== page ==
Banks and financial institutions owe it to their customers, members, stockholders, and insurers to vet their employees thoroughly. Most bank jobs involve access to both money and sensitive personal information. These factors make working at a bank attractive for someone who might be looking to steal money, commit identity theft, or both. Because of these threats, banks tend to be very vigilant in conducting background checks on all new hires.
When it comes to discussing the types of background checks that banks use, the first considerations should be the FDIC and Section 19.
The FDIC, or Federal Deposit Insurance Corporation, is the organization that insures most banks in the United States. Section 19 is a measure of the Federal Deposit Insurance Act that limits who the FDIC can hire. Section 19 bars FDIC banks from hiring “any person who has been convicted of any criminal offense involving dishonesty, breach of trust, or money laundering.” Candidates or employees who have “entered into a pretrial diversion or similar program in connection with such an offense” must also be disqualified or terminated.
Banks will use criminal history checks to look for convictions that apply to Section 19. While crimes like identity theft, embezzlement, or fraud are top-line red flags for financial institutions, they are not the only convictions that a bank is looking for on a background check. Most banks are also looking for past issues with violence or sex-related crimes as a means of ensuring a safe workplace for employees.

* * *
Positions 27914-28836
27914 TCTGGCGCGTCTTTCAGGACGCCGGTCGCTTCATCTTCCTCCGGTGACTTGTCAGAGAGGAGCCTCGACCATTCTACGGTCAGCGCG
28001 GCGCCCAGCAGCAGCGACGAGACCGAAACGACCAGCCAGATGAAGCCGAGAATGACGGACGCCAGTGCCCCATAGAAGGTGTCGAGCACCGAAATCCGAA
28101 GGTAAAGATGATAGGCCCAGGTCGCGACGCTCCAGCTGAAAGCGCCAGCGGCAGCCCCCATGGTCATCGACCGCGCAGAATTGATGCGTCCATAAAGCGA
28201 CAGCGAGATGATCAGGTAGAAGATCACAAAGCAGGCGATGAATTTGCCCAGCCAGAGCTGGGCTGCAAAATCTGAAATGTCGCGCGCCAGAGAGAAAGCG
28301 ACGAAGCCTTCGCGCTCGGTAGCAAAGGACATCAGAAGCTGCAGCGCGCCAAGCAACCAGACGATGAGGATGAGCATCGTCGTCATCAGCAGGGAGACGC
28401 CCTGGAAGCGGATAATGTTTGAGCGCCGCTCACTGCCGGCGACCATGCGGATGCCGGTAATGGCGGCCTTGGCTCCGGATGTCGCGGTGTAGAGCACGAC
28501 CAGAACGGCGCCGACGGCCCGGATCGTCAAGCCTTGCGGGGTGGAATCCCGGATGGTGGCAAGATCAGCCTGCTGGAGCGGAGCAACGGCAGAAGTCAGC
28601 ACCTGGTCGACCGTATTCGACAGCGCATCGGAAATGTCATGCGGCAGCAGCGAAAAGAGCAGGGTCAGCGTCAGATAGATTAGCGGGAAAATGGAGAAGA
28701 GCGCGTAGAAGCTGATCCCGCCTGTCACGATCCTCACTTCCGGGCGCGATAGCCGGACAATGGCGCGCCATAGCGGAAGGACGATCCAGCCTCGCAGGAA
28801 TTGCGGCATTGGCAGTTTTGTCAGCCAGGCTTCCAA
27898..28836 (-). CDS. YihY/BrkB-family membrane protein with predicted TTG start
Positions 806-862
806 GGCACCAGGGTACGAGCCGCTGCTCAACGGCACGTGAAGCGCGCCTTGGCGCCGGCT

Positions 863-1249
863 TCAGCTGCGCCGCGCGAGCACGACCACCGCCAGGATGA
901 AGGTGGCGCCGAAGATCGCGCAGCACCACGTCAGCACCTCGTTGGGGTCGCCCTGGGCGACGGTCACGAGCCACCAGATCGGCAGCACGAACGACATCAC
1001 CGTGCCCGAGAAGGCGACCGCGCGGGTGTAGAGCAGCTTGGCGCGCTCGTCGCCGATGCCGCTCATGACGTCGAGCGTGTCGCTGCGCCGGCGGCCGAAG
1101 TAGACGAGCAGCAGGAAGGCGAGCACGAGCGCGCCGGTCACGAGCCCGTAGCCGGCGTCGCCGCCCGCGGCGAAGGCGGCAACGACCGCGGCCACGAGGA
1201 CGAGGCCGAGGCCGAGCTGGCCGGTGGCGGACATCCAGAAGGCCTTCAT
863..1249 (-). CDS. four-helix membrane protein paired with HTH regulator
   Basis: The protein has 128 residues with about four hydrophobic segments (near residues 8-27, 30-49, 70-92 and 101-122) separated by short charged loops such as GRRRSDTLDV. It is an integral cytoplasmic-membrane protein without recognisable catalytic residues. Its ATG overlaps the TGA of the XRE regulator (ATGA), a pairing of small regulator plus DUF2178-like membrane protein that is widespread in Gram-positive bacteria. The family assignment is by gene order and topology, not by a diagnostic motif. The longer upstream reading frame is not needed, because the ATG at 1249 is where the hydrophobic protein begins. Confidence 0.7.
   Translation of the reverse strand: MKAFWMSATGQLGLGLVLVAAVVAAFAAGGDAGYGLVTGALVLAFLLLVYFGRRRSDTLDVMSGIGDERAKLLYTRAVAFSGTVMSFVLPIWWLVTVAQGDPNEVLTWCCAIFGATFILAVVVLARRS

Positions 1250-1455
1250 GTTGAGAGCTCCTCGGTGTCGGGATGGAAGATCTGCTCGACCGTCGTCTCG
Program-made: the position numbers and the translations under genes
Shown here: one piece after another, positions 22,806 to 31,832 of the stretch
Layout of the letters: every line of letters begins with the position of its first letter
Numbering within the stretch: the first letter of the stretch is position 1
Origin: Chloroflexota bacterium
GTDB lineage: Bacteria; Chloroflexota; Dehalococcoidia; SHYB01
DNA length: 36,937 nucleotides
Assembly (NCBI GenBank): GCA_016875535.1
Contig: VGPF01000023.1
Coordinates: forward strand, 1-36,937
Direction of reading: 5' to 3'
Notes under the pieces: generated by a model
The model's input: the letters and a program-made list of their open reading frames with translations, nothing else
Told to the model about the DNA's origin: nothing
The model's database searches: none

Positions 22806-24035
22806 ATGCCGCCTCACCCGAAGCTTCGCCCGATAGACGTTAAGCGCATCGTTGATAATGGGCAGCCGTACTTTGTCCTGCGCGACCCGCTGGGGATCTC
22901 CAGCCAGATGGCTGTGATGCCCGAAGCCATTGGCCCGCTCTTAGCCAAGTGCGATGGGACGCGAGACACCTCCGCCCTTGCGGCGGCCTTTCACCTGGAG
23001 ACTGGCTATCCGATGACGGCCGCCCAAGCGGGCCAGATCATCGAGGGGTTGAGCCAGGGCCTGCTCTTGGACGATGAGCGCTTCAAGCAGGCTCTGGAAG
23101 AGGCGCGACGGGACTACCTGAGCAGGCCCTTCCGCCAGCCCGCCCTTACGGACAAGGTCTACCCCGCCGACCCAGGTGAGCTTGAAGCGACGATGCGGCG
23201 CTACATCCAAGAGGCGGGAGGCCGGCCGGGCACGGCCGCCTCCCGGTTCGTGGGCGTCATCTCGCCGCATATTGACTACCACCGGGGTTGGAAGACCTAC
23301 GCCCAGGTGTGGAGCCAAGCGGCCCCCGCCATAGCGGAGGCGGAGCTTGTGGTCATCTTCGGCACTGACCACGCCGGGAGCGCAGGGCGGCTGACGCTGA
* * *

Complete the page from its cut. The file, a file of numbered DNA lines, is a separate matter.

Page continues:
Bank background checks will typically go beyond criminal history. Verification checks are common to make sure that candidates are being honest on their resumes about education, professional credentials, and past employment. Some banks also use credit history checks to learn more about their candidates’ financial habits—though credit checks for jobs are not legal in all parts of the country.
In designing their background checks, all banks must observe the same compliance guidelines as other employers, including following the Fair Credit Reporting Act (FCRA). Banks should also aim to follow Equal Employment Opportunity Commission (EEOC) guidance wherever possible. However, because banks are bound to follow Section 19, their hiring policies and handling of criminal history may sometimes have a disparate impact on minorities.
In 2018, a judge ruled for Wells Fargo in an EEOC lawsuit that alleged the company’s hiring practices were discriminatory. Despite the presence of disparate impact, Wells Fargo’s responsibility to follow Section 19 ultimately took precedent.